When someone is splitting from a long-term partner or divorcing, there is so much to think about that it is easy to see how we can fall into making (further) big mistakes. That may seem ironic, I know. If the relationship is ending, maybe getting into it in the first instance was the big mistake! What I am thinking about more in this instance is the “do nots” when it comes to divorce: those things you should try and avoid doing as it is going to cost you more time, more heartache and possibly more money.
Some things are easier said than done. For instance, we routinely advise clients not to be adversarial and not get wound up by the things their ex says and does. It does not help the journey towards an agreeable settlement. Not easy, we know. When emotions are running high, sometimes staying calm in the face of extreme provocation requires a higher state of Buddhism than most people on this earth can hope to achieve.
Other things should be relatively straight forward. Staying out of court is a good practice and, in actual fact, only 10 per cent of couples need to go to court because they cannot decide on, say, arrangements around the children. Relying on the court to decide is generally not a good idea because it does not guarantee a satisfactory outcome for either party and will cost you money that could have been saved by working a bit harder to reach a resolution.
However, if I have to pick my five most important divorce mistakes to avoid, they would be:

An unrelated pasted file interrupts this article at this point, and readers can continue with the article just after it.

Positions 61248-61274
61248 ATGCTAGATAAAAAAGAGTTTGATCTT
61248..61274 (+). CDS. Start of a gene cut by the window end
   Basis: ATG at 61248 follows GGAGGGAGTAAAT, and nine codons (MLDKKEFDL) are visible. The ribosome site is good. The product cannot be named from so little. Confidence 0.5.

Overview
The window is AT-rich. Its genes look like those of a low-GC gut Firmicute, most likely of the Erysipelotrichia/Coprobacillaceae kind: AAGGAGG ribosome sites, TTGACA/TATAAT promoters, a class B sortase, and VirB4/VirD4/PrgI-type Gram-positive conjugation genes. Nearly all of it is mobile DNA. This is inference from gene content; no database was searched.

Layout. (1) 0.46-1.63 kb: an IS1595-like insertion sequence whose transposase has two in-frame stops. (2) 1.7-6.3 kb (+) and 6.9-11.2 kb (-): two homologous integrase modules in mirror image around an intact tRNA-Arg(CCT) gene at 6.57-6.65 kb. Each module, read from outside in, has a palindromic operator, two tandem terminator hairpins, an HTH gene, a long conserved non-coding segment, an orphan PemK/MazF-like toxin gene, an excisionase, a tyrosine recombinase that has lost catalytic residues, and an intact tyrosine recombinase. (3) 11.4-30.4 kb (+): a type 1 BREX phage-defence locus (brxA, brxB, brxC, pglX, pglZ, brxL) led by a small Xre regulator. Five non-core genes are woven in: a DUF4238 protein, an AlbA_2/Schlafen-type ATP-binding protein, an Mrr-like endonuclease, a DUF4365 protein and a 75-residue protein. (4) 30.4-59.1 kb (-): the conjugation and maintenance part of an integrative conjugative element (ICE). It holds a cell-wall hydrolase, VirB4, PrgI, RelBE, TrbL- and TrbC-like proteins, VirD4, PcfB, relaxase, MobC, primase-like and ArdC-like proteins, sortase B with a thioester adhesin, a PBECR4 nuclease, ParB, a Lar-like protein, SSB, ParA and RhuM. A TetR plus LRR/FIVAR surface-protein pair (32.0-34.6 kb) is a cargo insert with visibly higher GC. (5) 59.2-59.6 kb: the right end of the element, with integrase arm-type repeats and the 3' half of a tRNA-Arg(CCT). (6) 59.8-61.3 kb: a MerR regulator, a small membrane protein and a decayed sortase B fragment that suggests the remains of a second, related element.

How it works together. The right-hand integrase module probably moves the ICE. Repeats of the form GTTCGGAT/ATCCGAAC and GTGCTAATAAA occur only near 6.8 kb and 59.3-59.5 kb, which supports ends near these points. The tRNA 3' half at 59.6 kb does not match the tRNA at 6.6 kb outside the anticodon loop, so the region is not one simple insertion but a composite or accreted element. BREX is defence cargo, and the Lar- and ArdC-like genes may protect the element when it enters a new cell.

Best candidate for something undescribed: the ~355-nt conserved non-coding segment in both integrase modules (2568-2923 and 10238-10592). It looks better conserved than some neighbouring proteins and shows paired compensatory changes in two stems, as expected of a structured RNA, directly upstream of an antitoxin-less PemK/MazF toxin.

Skipping a clean break order – if you do not get all of the agreed financial settlements enshrined in a properly drafted clean break order, you leave yourself open to future claims from an ex. This applies even if additional wealth is accumulated after the split, eg a Lottery win or inheritance. They may have a claim on your future finances if you do not formally get a line drawn under the issue.
Using your children as pawns – the concerns and wellbeing of any children should be the top consideration for parents divorcing. However, while many will go to great lengths to make sure they are looked after, many still fall into the trap of sending messages to an ex via the kids or scoring points by making derogatory comments to them about an ex. This does not help their wellbeing any more than using then as some sort of negotiation chip when discussing other settlement issues. It can have a long-term negative impact on the child’s relationship with both parents.
Not using a family law specialist – this can end up costing you a lot of money. There are an increasing number of people deciding to represent themselves in a bid to save money but they may fall foul of the system or simply not know enough to negotiate the best deal. Others simply engage the general solicitor at their local high street firm, who does a bit of everything but is not up to speed on the latest family law issues. Seek a dedicated family law specialist to ensure you get the best possible outcome.
Ignoring the pension pot – too many people still do not consider accumulated pension funds when assessing assets ahead of a financial settlement. It can be the second biggest asset for some couples after the house, particularly for older couples. There are numerous ways it can be looked into. Not looking at this could be a costly mistake.
Not being realistic – you must give the situation an honest evaluation and be realistic in the outcome you want to achieve from a divorce on all levels, including where you live, what happens with the children and division of assets. Only by doing this can you hope to achieve the best outcome. Digging your heels in, fighting to get more than you can reasonably expect and refusing to consider proposed contact arrangements for your children can all be big mistakes.
As I said at the start, ultimately you may consider it was the getting married in the first place that was the biggest mistake – but avoiding these others issues as well will do you no harm.